I will thank the Lord with all my heart as I meet with his godly people. How amazing are the deeds of the Lord! All who delight in him should ponder them. Psalm 111:1-2 NLT

Monday, July 12, 2010

Creativity and the Soul

The Ponderers are having a contest! Check out the details at the end of the post!

Do you ever stop to think about how imaginative God must be? Just a walk through the produce section of the grocery store is amazing if you think about it. All the different shapes and colors and textures and smells, not to mention the tastes! And some grow on trees, some on vines, some on little ground-hugging plants…

It amazes me.

Then there’s the ever-changing canvas of the sky, all the different things that go inside a human to make us tick and to make us unique, lovable animals and not-so-lovable ones.
And music: the crashing of the waves, the whistling of the wind, the twittering of the birds.

God’s creativity has no end. And we’re made in His image. We’re made to be like Him.

I’m no theologian, but I kind of think that a spark of His creativity is what sets us apart from the rest of His amazing creation. What if our imaginations are connected to our souls?

He’s surrounded us with an environment just bursting with inspiration. Now it’s up to us to create.

In His image.

I think that second part is key. True, not all stories can spell out the salvation message. But we can make sure the motive of our heart in writing it—the attitude with which we approach promotion and every other aspect—is Christ-centered. That, I believe, makes for creativity that has a lasting impact for good.

Here’s today’s creative prompt/discussion question:

What book have you read recently that had an allegorical element? Is there a way to subtly insert an allegorical element into your own WIP?

Jenness Walker

We're having a contest to kick-off our blog. Leave comments during the month of July and you'll have the chance to win a fun assortment of prizes, including:

1. A Starbucks gift card
2. A signed copy of Susan May Warren's latest book, Sons of Thunder
3. A copy of Sara Evan's and Rachel Hauck's The Sweet By and By
4. A signed copy of Jenness Walker's romantic suspense, Double Take
5. A signed copy of Beth K. Vogt's book Baby Changes Everything: Embracing and Preparing for Motherhood after 35
6. A copy of Chicken Soup for the Soul's A Tribute to Moms
7. Chocolate!
8. Copies of Delores Topliff's children's books
Whoosh and Little Big Chief and the Bear Hunt

We're still collecting items for our prize basket, so who knows all the goodies you'll win! Use the word "ponder" when you comment and we'll enter your name twice!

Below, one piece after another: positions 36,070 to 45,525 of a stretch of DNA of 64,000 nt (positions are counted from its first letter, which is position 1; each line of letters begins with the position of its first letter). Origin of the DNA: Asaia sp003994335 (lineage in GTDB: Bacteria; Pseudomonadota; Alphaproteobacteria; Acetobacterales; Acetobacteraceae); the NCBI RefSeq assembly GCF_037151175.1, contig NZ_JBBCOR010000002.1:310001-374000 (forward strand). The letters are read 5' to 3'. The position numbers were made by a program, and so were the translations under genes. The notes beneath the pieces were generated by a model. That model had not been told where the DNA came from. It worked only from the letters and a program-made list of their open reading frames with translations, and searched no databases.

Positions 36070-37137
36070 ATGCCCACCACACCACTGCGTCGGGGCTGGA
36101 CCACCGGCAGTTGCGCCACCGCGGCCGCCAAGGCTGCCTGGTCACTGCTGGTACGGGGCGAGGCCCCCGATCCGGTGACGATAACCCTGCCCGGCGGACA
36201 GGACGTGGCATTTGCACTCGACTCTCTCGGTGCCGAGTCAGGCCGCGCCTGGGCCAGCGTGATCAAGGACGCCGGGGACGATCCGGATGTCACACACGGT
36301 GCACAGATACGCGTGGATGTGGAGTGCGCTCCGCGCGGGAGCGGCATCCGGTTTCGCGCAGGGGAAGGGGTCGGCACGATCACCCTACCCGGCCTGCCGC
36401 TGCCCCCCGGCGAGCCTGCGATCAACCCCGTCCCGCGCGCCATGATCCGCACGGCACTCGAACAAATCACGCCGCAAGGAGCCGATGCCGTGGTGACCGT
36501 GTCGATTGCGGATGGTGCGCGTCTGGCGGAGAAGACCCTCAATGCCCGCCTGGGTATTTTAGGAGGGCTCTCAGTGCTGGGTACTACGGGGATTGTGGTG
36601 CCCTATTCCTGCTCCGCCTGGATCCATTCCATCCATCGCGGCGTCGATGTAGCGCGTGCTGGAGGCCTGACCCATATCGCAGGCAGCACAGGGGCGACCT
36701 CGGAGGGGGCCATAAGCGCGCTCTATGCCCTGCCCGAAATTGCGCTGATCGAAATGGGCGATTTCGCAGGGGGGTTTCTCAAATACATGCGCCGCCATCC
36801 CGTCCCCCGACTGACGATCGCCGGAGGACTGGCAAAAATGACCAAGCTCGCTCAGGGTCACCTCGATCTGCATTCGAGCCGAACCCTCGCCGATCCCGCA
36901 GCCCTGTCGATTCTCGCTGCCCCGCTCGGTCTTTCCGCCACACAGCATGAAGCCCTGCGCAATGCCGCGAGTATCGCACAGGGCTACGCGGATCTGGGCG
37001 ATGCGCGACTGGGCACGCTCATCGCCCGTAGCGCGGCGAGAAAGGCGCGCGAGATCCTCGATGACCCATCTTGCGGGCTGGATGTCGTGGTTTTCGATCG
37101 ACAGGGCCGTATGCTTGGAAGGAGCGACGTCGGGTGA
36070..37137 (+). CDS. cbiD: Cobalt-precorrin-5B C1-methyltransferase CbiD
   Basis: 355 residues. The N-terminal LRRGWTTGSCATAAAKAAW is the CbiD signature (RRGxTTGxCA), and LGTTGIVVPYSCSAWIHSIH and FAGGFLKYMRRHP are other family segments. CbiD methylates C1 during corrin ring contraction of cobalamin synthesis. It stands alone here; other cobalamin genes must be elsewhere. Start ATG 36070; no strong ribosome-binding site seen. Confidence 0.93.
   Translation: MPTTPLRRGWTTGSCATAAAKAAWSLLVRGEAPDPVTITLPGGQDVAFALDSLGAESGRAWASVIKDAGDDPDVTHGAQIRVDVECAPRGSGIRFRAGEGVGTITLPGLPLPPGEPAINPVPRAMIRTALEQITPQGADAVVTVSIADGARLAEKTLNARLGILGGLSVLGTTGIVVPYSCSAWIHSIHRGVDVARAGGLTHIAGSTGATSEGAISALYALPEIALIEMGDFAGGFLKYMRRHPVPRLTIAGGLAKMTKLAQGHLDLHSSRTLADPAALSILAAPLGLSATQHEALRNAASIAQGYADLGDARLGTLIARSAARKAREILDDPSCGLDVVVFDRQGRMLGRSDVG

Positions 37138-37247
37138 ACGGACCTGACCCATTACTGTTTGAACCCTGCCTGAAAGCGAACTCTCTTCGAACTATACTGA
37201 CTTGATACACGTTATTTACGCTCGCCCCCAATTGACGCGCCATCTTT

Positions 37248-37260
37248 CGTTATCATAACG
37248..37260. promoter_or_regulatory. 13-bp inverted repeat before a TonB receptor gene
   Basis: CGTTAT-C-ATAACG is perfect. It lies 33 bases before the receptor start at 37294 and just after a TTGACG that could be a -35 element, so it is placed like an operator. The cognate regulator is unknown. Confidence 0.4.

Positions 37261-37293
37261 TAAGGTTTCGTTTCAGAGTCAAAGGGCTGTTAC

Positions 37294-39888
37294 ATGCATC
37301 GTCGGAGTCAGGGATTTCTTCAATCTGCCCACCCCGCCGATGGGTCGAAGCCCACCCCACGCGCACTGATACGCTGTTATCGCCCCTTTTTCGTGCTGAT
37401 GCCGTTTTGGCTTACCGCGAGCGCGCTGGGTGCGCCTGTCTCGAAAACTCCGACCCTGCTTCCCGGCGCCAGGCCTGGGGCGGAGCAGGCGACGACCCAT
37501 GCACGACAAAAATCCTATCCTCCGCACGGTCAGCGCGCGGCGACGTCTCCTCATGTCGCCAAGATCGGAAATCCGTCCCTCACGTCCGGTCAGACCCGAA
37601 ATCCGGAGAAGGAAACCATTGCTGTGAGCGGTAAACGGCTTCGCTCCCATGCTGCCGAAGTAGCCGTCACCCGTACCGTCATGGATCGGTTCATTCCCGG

1. Lovely thoughts, Jennness. It speaks to my heart. I'm inspired by the amazing details God creates in even the tiny flowers of weeds and of insects that will never be seen.

    The three books in Mary DeMuth's Defiance Texas Trilogy are not easy reads, but they are dripping with redemption. I know you didn't ask for it, but an older book with allegorical threads that immediately comes to mind is Enger's Peace Like a River.

    In answer to the second part of your question, I don't write fiction, but I think that writing, like speaking, is an overflow of the heart, and if our hearts are being renewed by a gospel-saturated mind, our writing will naturally be created "in His image."

    Thank you for letting me participate in this discussion.

  2. Great post, Jenness. What amazes me about God's creation is the order He created. The sun perfectly set at a distance that neither burns us up nor freezes us...the earth's axis tilted at just the right angle so we don't fall off...the moon that controls our tides...it goes on and on. He is indeed an awesome God!

    I think Christians have a great opportunity to witness with their writing.

  3. Wonderful post, Jenness! Reading it was a perfect way to start my week...I think you're so right that the creativity He's blessed us with sets us apart. And it must make Him happy to see us put that creativity in motion...thanks for sharing.

    And as for a book with allegorical content...hmm, must ponder on that...(Okay, I admit, I just wanted to use the word "ponder.")

  4. Wow, Jenness, that's amazing. Thank you for sharing the wonder of God with us. I love your idea that it's our creativity that makes us different from the rest of creation. Let's use it today, people!

  5. Funny about ponder, M-Tagg!

  6. I'm seeing all my pondering friends in a whole new light as I read your blog posts! Delightful!
    Suz (aka Susan May Warren) wove some beautiful allegories through her book Sons of Thunder.
    And, Patrcia, I enjoyed Enger's Peace Like a River too.

  7. Patricia, thanks for participating. :-) We're glad to have you here!

    Redeeming Love is kind of an obvious one. Denise Hunter puts a lot of allegorical elements into her stories. I had one little allegorical development surprise me in my current wip. LOVE it when that happens.